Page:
05 WR450 question, valve adjustment per manual

Manual said adjust valves after break in. Is this what most folks do? Are they generally out of spec after break in? How long will it take first time around for a decent mechanically minded, tool carrying, beer drinking old fart like me? I guess I need to buy some shims before I get started. Anyone have any tricks, tips, or words of wisdom?...thanks

I've got 600 miles, got the shims, got some feeler gauges, torque wrench, moly assemble lube, and then decided I better get some new O rings so I should have them Thursday but it's going to be a couple of weeks before I get to it. I'll let you know how long it takes and old (49), beer drinking, desk sitting, amateur mechanic to do it.

I checked my valves after 10 hours and they hadn't moved. I then checked every 15 or so and they are still in spec and i'm up to about 60 hrs.

Mine is due. Just ordered the HotCams shim kit out of the TT store. I'm gonna rip into the linkage and figure out a way to install grease fittings on the swingarm & linkage if possible, service the aircleaner, change the oil again and give it a good once over while I've got it apart for the valve clearance check. All this at 500 mi.

I wouldn't bother even checking. I have had lots of Yamahas with out 1 ever going out of spec.

The 5 valve motor is rock solid.

There are guys that have gone thousands of miles with no clearance problems.

I checked mine at 150 miles and had 3 out of spec...2 exhaust, 1 intake. I found a lot of shops don't carry the shims, so call around before you dig into the motor. You can order them from the TT Store for about $5 per pack of 5 shims. They went for $10 per shim at the local shop where I found them when I did the valves the first time, which was $7 cheaper than the local dealer. I think the Hot Cams kit is too expensive. The ones I bought for my next shim check are on page 952 of the 2005 Parts Unlimited catalog. I just ordered 5 different sizes so I have a variety of shims for a lot less.

As far as the process goes, my best advice for the first time is to read the manual a couple of times and go SLOW! From start to finish, with a lot of other jobs going on with the bike, it took me about 7 hours, including the trip down to the shop. The next time I do it, I can probably handle it in under 90 minutes. Make sure you have a full set of the Motion Pro feeler gauges, a bottle of assembly lube, a quality 1/4" or 3/8" torque wrench in inch-pounds, and a clean workspace. I also found a good set of universal joints for the wrench helped immensely for the tight spaces. I also did one shim and bucket at a time. The manual said to pull them all out at the same time, but I didn't want to start mixing things up, so I never had more than one shim and bucket out. Lastly, make sure you stuff something in the timing chain area so nothing drops in. Have a good extendable magnetic probe handy just in case.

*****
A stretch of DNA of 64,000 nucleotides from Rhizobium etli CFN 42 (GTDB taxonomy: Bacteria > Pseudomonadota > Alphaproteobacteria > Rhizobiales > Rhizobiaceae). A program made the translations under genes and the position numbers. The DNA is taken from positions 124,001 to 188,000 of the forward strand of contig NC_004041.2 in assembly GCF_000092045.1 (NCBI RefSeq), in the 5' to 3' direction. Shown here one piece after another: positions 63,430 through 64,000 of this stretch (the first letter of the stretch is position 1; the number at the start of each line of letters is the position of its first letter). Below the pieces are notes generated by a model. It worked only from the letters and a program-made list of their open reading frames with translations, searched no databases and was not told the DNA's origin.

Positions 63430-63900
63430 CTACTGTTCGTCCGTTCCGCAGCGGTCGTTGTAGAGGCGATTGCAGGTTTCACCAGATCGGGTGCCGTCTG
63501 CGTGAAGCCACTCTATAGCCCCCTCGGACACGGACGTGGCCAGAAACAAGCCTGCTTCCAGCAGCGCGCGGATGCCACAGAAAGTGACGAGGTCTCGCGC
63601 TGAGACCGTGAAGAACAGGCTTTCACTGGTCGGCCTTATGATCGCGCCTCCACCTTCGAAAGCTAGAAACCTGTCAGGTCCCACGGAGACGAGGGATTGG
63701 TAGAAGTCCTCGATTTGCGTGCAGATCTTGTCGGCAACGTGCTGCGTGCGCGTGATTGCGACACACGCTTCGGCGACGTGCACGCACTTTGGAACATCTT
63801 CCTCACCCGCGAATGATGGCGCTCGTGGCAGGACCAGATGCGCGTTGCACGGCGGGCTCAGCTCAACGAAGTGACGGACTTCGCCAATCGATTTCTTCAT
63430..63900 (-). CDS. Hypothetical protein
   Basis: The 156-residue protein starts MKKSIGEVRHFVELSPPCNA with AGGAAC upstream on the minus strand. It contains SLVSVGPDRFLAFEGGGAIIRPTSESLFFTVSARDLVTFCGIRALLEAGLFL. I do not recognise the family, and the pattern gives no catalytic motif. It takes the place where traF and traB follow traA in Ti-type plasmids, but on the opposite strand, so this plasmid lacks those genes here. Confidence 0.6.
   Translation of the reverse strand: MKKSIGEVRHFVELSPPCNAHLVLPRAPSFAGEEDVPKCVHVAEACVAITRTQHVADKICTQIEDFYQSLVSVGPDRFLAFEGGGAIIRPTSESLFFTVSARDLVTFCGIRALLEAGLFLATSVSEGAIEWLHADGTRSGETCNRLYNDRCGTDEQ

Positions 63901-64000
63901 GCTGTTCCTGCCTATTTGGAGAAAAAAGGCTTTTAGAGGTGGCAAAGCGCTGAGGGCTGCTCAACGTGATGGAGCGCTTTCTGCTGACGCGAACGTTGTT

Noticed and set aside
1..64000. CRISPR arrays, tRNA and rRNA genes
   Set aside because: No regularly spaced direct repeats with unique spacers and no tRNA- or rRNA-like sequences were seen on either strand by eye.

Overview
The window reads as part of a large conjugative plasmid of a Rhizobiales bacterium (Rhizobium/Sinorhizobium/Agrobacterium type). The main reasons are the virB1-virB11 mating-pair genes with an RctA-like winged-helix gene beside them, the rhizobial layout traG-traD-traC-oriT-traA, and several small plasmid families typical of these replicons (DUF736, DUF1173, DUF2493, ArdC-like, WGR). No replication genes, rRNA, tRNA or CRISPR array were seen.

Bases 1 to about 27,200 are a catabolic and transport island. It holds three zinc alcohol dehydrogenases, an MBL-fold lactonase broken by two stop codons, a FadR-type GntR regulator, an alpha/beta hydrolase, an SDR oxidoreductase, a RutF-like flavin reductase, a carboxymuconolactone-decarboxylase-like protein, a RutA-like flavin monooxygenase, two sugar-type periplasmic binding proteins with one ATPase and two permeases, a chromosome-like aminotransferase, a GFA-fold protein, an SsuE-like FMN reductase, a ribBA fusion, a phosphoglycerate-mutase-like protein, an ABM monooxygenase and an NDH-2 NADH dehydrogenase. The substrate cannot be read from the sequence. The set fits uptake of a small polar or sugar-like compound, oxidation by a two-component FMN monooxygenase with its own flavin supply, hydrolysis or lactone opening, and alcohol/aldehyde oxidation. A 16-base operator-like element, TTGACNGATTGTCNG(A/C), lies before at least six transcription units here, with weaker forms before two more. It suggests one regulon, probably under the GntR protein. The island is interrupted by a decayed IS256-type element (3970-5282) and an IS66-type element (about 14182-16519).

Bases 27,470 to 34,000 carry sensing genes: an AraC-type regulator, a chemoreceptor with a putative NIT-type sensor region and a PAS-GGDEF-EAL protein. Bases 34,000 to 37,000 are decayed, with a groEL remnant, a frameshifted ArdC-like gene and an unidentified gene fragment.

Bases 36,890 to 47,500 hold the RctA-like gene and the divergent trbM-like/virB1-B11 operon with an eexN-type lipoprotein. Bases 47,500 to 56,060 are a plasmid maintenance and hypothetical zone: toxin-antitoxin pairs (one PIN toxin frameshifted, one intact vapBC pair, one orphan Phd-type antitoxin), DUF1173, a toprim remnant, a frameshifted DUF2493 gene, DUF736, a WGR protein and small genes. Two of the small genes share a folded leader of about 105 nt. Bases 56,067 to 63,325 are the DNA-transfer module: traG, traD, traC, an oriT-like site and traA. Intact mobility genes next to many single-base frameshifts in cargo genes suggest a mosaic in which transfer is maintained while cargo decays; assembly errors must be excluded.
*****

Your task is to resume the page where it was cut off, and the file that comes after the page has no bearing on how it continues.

The whole process seems intimidating, but once you've done it, you'll see it's a very straight forward procedure. If you get into trouble, you can always jump on the message board and we'll lend a hand. Buena Suerte :D ...SC

Create an account or sign in to comment

You need to be a member in order to leave a comment

Create an account

Sign up for a new account in our community. It's easy!

Register a new account

Sign in

Already have an account? Sign in here.

Sign In Now